AnalysisInfrastructure

Decarbonising transport

Northern Ireland’s Regional Transport Strategy is outdated and must be replaced by a green transport policy which reflects the aim of a carbon neutral transport system, a Stormont inquiry to explore the future pathway to decarbonising road transport in Northern Ireland has suggested. 

Transport is Northern Ireland’s second highest greenhouse gas emitting sector, estimated to represent around 20 per cent of emissions, behind agriculture’s 26 per cent. However, unlike the other high emitting sectors of agriculture and energy generation, which continue to decrease emissions since 1990 baseline figures, transport emissions continue to grow and are up an estimated 21.5 per cent since 1990. Unsurprisingly, the majority of emissions in transport are from petrol and diesel in road transport.

In June 2019, the UK passed the Climate Change Act introducing a net zero target by 2050 and this was subsequently followed by Transport Decarbonisation Plan (TDP) in July 2021, with a heavy focus on road transport. Prior to the TDP, the UK Government had already committed to end the sale of petrol and diesel cars and vans by 2030 but the plan added to this by proposing to phase out the sale of new diesel and petrol heavy goods vehicles by 2040.

In response to the UK’s proposals, the Northern Ireland Assembly’s Infrastructure Committee launched an inquiry into decarbonising Northern Ireland’s road transport, a report on which was subsequently published in November 2021.

Critical to tackling emissions in transport in Northern Ireland is addressing Northern Ireland’s car dependency. Between 2017 to 2019, over 70 per cent of all journeys were taken by car, a car dependency legacy which has spanned over 20 years.

In 2015, a report by the Northern Ireland Audit Office assessing the Regional Transportation Strategy (2002) concluded that a desired modal shift had not been achieved, recommending higher levels of investment and innovation. While recent years have seen a reduction in the gap between expenditure in public transport and active travel narrowed, evidence to the committee’s inquiry suggests that short-term targeted investment on the existing network, enhancements to active travel infrastructure and a greater focus on behavioural change programmes can deliver more immediate impacts than significant investment in, for example, expanding the railway and Bus Rapid Transport (BRT) networks.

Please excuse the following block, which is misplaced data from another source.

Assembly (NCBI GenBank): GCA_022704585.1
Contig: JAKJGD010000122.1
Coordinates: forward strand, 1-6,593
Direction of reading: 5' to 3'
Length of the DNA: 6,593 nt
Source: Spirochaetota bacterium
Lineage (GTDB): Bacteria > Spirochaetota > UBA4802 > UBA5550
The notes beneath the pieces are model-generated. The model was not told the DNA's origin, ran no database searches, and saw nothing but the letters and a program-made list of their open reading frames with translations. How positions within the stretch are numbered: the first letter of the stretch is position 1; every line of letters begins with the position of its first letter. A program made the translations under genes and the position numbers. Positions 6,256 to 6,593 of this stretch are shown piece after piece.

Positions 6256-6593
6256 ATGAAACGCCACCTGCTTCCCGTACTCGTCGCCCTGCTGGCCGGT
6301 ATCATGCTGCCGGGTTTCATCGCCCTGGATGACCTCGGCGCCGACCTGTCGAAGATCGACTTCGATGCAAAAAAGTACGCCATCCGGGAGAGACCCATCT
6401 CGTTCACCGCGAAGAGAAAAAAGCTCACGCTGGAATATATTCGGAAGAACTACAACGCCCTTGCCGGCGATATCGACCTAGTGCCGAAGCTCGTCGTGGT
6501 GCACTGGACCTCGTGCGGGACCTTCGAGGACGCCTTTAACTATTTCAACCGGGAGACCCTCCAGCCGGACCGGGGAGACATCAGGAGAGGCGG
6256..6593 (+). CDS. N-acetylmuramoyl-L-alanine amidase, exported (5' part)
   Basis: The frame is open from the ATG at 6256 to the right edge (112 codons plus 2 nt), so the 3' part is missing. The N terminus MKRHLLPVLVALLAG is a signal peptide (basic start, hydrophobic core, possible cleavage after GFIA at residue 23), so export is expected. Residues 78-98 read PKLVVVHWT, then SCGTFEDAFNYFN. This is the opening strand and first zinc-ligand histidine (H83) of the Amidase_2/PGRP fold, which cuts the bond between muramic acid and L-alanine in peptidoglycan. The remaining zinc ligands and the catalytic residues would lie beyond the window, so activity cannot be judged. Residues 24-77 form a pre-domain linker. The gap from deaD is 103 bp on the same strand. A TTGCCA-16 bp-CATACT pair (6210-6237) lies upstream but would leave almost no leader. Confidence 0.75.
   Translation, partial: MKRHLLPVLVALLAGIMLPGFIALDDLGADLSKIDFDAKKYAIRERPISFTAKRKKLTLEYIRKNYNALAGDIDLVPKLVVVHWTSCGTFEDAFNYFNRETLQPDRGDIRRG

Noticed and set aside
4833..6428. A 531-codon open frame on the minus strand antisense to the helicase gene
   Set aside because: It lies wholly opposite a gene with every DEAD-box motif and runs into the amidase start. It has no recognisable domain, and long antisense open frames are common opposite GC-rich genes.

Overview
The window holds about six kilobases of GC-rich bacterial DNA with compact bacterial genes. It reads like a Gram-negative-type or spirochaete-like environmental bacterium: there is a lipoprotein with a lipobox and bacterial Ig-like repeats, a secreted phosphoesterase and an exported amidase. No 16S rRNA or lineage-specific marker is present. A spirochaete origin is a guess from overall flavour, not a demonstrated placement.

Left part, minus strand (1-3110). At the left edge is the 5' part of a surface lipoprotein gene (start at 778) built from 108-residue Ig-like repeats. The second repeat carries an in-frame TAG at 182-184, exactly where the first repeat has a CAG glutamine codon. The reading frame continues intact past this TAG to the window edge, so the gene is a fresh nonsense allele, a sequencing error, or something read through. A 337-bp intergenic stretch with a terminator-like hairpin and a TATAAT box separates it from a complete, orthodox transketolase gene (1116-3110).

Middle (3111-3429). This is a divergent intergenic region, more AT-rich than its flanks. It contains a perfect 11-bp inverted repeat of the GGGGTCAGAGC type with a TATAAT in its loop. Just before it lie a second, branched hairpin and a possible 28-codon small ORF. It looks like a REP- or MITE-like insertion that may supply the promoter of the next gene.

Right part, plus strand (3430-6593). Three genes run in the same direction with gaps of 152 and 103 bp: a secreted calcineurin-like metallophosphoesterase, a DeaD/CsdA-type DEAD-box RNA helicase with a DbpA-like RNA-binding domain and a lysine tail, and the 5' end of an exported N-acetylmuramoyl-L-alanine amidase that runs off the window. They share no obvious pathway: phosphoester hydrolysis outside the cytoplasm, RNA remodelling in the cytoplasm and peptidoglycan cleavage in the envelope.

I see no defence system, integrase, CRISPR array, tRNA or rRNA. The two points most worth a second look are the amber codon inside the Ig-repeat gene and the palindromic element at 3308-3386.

To this end, the committee report suggests that “the current Regional Transportation Strategy is outdated and needs to be replaced by a green transport policy that reflects the aim of a carbon neutral transport system in Northern Ireland”. Adding that such a strategy must clearly map out how a modal shift to public transport and active travel will contribute to achieving this goal.

At the end of 2021, the Department for the Economy published Northern Ireland’s long-term Energy Strategy and followed this up with an action plan for 2002. Under one of the five key principles of the strategy, do more with less, the strategy pledges to develop and deliver a local Transport Strategy by the end of 2022/23.

Additionally, the strategy outlines the need to create a roadmap to a cleaner, greener transport system to support the transition to electric vehicles over the next decade. To this end, the Executive has committed to delivering an EV Charging Infrastructure Plan in 2022 and review how lowering carbon emissions from transport can assist with decarbonisation plans and monitor progress.

The committee’s report emphasises the timely need for publication and implementation of plans, recognising that despite significant volumes of evidence, finalisation and stakeholder engagement could take time. Interestingly, the report raises questions around whether the Department has the expertise resource to deliver such plans. The report asks: “Should a new branch, dedicated to transport decarbonisation and built around experienced personnel be set up to deliver these proposed measures?”

Ultra-low emission vehicles (ULEVs) and infrastructure

On ultra-low emission vehicles, for which Northern Ireland has the lowest penetration in the whole of the UK, the report suggests that the introduction of support measures, as has been done to success in other parts of Europe, should be explored.

Northern Ireland has the lowest number of both standard (300) and rapid (20) charging points of any UK region. The ratio of 17 and 1.1 per 100,000 respectively, is significantly lower than the European Commission recommendation of one public recharging point per 10 electric vehicles. tOn addressing barriers to ULEV take up, including the inadequacy of Northern Ireland’s public transport network, even to meet current demand the report acknowledges work underway by the Department to identify what charging infrastructure will be required and stresses the importance of engagement with EV owners. Emphasising the need for a plan to be brought forward addressing the condition of the current network and the extent of the required expansion up to 2030, it says: “This will be critical both to ensure an operational network for existing EV adopters and to allay doubts held by prospective new EV users.”

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